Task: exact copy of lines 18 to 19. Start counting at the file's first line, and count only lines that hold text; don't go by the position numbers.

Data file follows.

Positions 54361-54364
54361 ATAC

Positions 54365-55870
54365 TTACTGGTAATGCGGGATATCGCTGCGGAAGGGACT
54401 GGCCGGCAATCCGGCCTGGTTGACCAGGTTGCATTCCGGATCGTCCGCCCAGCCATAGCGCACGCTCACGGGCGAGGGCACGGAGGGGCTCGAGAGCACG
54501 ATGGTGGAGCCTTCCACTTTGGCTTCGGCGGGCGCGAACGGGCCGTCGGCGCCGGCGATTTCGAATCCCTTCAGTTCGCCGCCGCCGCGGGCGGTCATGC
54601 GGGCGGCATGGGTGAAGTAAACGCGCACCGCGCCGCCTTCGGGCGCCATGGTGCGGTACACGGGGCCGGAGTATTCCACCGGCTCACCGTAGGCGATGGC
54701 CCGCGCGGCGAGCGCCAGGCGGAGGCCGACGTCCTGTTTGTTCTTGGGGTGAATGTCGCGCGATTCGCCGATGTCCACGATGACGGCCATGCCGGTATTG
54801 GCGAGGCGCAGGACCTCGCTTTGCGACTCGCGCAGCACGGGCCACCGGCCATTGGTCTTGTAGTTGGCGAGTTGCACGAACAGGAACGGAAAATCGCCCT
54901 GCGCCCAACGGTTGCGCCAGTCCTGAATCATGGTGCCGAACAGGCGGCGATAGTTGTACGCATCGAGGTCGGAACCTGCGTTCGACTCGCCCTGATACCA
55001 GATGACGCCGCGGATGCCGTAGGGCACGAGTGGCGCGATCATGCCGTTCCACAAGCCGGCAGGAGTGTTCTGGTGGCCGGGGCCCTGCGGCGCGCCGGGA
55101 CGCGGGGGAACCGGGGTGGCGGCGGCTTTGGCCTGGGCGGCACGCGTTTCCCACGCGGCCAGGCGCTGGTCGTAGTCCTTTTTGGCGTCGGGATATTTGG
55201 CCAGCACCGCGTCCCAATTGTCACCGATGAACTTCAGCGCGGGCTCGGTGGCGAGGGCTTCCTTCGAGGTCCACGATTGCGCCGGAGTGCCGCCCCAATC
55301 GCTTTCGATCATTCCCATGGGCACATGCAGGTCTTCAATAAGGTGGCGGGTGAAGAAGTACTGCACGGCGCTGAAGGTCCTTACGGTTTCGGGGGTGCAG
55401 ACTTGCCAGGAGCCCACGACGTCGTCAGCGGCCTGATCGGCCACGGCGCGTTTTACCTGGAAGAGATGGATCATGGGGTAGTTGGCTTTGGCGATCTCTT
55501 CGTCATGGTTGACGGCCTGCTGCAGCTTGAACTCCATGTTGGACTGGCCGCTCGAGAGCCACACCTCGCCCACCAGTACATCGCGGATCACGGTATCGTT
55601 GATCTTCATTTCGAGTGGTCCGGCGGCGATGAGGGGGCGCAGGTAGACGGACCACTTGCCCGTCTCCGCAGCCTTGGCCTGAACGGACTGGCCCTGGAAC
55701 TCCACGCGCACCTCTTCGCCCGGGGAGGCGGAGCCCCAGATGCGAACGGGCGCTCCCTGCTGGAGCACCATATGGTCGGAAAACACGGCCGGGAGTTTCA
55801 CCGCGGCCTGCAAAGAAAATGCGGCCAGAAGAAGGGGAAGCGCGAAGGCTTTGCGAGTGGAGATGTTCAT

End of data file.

55701 TCCACGCGCACCTCTTCGCCCGGGGAGGCGGAGCCCCAGATGCGAACGGGCGCTCCCTGCTGGAGCACCATATGGTCGGAAAACACGGCCGGGAGTTTCA
55801 CCGCGGCCTGCAAAGAAAATGCGGCCAGAAGAAGGGGAAGCGCGAAGGCTTTGCGAGTGGAGATGTTCAT